Monday, June 6, 2016

Codeforces Round #355 (Div. 2) - D. Vanya and Treasure

Problem Statement:
Codeforces Round #355 (Div. 2) - D. Vanya and Treasure

You have a 2D array m x n with values [1..p] on each cell (p <= n*m). Distance between two cells is defined as Manhattan distance. Compute the path with minimum total distance that passes through 1, 2, ..., p in order. [Additionally, the problem always starts from cell (1, 1)].

Tough problem. I will discuss two solutions to this problem, one using Fenwick/Segment Tree, and one that uses BFS. The editorial can be found here:

The main strategy is of course doing a dynamic programming on the level of key obtained. Let dp[row][col] be the minimum distance needed to reach cell with value p from cell (row, col). If cell (row, col) has key k, dp[row][col] is simply the minimum of dp[next_row][next_col] + |row-next_row| + |col-next_col|, for all cell (next_row, next_col) that have key k+1. But of course, this alone will not be fast enough as the run time complexity is O(nm * nm).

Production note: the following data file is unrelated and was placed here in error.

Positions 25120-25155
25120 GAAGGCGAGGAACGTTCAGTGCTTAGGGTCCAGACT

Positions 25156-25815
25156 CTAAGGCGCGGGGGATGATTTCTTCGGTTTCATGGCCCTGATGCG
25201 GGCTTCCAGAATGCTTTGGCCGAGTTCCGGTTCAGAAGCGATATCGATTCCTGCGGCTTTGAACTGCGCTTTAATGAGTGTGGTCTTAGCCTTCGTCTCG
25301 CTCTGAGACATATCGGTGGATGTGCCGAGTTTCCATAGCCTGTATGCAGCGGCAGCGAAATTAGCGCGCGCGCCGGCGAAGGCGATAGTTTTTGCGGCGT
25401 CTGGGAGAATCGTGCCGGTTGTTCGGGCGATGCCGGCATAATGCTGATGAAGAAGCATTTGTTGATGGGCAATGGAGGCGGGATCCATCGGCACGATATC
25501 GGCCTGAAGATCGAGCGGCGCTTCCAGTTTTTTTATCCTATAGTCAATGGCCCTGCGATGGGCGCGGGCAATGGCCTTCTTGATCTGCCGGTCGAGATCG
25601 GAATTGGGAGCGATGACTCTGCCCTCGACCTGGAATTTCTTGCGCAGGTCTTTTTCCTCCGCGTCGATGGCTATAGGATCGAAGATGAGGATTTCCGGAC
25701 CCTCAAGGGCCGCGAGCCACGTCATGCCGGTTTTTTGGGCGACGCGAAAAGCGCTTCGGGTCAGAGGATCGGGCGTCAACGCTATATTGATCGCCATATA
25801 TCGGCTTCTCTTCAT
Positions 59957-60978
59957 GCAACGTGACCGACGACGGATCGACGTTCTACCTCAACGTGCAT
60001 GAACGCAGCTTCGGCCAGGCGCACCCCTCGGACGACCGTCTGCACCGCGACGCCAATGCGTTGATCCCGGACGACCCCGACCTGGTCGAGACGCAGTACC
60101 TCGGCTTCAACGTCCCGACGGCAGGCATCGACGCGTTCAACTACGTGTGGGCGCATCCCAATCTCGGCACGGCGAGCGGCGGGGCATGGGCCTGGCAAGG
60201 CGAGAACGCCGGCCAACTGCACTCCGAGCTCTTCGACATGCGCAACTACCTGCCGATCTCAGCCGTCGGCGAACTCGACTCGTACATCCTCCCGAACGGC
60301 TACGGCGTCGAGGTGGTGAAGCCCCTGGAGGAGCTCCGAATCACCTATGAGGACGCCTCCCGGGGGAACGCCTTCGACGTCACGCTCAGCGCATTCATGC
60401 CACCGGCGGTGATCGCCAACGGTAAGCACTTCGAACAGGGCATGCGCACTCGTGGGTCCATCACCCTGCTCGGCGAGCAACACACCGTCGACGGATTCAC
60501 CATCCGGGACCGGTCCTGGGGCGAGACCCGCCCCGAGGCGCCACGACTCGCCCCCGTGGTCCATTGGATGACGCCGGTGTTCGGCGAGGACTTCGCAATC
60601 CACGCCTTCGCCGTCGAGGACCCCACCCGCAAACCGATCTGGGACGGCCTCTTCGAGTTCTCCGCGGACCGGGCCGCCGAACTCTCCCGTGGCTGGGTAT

Fenwick/Segment Tree based solution:
This in an idea that is shared on some comments in the editorial page (brilliant people), which is the solution that I preferred. It makes use of an observation regarding the symmetry of the problem and a sweeping line technique.

The problem with our formulation previously is that we uses absolute function |x| which ties the parameters of two cells tightly. However, if we can reduce the problem into several subparts with symmetrical properties, then we might have better luck.

Indeed, suppose that we subdivide the regions into 4 regions around (row, col). Now let's focus on the top-left region of (row, col). That is, if we only consider those cells such that next_row <= row and next_col <= col, we will have dp[row][col] = mininum of dp[next_row][next_col] - (next_row+next_col) + (row+col). We see that we can group the terms next_row and next_col together independently from row and col. Since (row, col) is fixed, all we need is to minimise dp[next_row][next_col] - next_row - next_col. This suggest that we can use segment tree/fenwick tree somehow.